After reading a number of posts on other blogs about using cloth napkins rather than paper ones, I decided to make the switch at our house.
I started by going to the thrift store to see what I could find. I came home with 8-10 napkins which we tried out as soon as I washed them. I soon learned two things: (1)the size was much bigger than we needed for everyday use, and (2) we were going to need a lot more napkins!
One way to help solve both of those problems was to cut the napkins into quarters, thereby reducing the size and increasing the quantity. I also went to the fabric store and bought two yards of flannel in two different patterns. I then made 12 napkins from each yard. Some of the napkins I bought from the thrift store were red, so I also bought a flannel pattern of the same color red which enabled me to use the same thread. I have also decided that red is a great color for napkins since we eat a lot of meals that have at least some tomato in them (Italian, Mexican, hamburgers with ketchup…). I chose the bee pattern because I thought it was cute, but not so cute it would cause my teenage boys to gag. 🙂
When I first started out sewing the thrift store napkins I was having trouble with the corners. Even though I clipped the fabric, the corners were still thick and one end of the hem would hang out. Then I noticed that the red napkins had different corners and quickly figured a way to do something similar. Here is what I came up with.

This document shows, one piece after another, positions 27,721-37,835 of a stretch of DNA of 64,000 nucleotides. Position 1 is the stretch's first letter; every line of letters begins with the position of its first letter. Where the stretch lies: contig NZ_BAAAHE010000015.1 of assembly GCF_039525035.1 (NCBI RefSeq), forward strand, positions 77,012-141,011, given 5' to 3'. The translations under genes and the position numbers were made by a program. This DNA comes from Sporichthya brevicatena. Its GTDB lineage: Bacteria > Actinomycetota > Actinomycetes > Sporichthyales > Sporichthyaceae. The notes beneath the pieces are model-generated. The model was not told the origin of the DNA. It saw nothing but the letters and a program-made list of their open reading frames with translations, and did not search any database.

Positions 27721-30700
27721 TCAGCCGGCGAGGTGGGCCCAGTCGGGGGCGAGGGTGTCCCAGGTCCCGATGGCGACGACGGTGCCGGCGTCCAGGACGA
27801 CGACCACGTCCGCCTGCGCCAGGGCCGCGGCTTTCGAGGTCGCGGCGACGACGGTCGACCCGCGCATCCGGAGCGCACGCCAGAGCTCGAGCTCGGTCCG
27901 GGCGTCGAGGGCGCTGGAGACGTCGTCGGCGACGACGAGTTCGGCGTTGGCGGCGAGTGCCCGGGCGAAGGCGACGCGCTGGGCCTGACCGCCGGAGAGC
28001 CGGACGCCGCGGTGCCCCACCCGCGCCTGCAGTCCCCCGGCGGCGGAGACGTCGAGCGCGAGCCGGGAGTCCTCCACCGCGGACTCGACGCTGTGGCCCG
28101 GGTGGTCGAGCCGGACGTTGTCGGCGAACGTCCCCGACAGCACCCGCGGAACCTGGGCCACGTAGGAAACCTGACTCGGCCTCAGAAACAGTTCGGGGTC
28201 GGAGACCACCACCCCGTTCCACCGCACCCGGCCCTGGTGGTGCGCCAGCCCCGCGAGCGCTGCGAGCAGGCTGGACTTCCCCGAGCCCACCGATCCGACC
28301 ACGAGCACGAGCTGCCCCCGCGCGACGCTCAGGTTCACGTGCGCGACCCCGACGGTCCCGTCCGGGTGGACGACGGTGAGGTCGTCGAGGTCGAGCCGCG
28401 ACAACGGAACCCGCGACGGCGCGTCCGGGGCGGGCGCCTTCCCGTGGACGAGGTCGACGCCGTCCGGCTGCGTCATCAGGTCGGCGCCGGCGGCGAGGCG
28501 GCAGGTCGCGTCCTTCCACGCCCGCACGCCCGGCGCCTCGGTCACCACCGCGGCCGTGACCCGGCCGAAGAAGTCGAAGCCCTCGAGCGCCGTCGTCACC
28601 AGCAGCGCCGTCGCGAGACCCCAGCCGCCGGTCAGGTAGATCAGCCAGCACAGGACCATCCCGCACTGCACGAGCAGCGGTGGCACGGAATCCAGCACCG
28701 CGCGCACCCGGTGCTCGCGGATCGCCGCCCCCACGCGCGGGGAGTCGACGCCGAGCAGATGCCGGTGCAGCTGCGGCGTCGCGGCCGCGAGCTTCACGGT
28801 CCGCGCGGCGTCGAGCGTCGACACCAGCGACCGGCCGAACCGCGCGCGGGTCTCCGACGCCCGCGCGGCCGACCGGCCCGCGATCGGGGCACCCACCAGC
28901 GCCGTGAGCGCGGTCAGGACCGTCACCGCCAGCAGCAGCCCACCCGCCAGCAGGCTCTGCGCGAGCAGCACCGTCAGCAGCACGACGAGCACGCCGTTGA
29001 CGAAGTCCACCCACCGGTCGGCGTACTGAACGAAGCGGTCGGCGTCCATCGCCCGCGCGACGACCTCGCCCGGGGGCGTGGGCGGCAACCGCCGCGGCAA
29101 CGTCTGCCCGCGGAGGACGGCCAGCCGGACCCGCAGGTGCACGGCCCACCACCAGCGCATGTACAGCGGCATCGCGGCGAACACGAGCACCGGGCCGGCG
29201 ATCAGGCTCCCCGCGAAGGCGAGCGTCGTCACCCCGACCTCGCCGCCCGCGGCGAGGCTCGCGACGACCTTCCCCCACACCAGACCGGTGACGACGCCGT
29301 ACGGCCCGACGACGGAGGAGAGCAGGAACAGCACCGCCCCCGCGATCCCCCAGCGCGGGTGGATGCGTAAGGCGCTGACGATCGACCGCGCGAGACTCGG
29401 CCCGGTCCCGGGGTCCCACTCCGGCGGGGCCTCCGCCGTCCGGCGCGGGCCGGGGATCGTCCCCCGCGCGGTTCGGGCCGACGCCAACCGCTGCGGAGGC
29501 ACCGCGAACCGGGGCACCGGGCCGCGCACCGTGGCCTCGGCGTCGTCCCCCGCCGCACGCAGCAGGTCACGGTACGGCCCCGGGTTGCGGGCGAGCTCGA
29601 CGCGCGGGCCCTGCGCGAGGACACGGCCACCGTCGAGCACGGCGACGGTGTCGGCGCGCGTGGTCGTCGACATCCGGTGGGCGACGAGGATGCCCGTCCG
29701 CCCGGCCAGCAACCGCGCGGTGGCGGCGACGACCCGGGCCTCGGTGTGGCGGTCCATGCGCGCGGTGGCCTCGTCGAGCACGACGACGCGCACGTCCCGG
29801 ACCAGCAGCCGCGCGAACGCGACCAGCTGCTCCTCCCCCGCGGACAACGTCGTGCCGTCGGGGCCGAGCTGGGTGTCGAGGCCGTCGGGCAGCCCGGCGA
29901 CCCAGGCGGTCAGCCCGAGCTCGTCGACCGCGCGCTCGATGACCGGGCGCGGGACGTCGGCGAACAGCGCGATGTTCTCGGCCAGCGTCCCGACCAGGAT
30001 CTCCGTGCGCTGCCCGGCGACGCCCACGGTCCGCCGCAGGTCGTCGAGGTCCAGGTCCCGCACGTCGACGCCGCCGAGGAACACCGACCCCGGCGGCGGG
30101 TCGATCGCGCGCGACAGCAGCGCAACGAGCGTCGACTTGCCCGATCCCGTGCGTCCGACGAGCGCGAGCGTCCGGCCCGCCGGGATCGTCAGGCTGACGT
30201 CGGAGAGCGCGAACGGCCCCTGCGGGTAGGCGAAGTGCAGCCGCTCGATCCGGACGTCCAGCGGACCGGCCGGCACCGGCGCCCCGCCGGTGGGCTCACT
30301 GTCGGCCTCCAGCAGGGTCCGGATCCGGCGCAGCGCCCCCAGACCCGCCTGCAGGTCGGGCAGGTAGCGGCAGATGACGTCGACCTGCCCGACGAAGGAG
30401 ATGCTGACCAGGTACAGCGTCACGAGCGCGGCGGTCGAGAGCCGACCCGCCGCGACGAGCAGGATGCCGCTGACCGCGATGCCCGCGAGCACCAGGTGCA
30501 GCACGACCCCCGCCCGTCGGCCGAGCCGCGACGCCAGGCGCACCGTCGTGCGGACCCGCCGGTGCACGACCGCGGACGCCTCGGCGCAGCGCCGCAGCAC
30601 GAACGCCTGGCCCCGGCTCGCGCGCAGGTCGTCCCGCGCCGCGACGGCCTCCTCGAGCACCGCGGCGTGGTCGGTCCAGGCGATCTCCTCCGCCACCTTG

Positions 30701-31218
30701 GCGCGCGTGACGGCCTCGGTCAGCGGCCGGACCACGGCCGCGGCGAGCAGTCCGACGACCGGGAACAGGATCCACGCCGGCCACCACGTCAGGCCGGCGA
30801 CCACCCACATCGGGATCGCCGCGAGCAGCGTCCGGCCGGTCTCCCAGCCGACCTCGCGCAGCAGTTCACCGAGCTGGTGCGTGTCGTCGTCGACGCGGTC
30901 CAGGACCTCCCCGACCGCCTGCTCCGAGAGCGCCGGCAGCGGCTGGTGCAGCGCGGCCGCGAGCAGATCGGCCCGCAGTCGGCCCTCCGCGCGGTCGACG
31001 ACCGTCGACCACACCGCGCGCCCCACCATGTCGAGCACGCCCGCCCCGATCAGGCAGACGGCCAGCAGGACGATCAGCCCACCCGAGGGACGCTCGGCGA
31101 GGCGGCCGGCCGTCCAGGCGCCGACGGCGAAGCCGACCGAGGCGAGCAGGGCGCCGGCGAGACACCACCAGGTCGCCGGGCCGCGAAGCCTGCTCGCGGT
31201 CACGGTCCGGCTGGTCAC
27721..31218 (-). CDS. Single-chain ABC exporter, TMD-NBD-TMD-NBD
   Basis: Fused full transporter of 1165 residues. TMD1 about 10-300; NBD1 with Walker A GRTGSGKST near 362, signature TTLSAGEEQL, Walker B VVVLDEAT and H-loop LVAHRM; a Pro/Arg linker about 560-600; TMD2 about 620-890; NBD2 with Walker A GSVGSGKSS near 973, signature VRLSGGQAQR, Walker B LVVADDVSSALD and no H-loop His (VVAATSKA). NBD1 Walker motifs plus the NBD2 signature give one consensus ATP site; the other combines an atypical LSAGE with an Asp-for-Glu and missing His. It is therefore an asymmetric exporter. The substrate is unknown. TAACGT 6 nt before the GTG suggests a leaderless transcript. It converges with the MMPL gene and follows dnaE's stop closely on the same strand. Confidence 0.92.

First, cut a triangular piece off each corner.
Then fold the cut corner over and press. I don’t have exact measurements for this so you have to do it by trial and error, but I quickly figured out about how much to cut and how much to fold.
I then ironed the first fold of the hem, and finally the second fold.
When you iron the second fold, the corner should line up nicely. If you don’t have enough room and the two sides are overlapping, redo that first fold where you brought the corner in. Make the fold a little deeper, but not much. If you find you have too much space, make that fold a little more shallow. This is the part you will get the hang of, or maybe you will figure out exact measurements!
You can buy paper napkins pretty cheaply, and it does cost money to make and wash the napkins, but I still think there is some savings in the long run. According to Melissa Breyer, it is definitely greener to use cloth napkins. Here is a post from Frugal Upstate about using cloth vs. paper. I like the idea of using a different napkin ring for each member of the family so that napkins can be saved and reused if they’re not too dirty. One of my kids likes using clay. I think I’ll have to talk him into making some napkin rings.
As for those dirty napkins, I recently bought a wicker hamper set that included a waste basked and a couple of fabric lined baskets. The waste basket now sits in a corner of the kitchen and we toss the dirty napkins into it. The lined baskets are used to hold the clean napkins.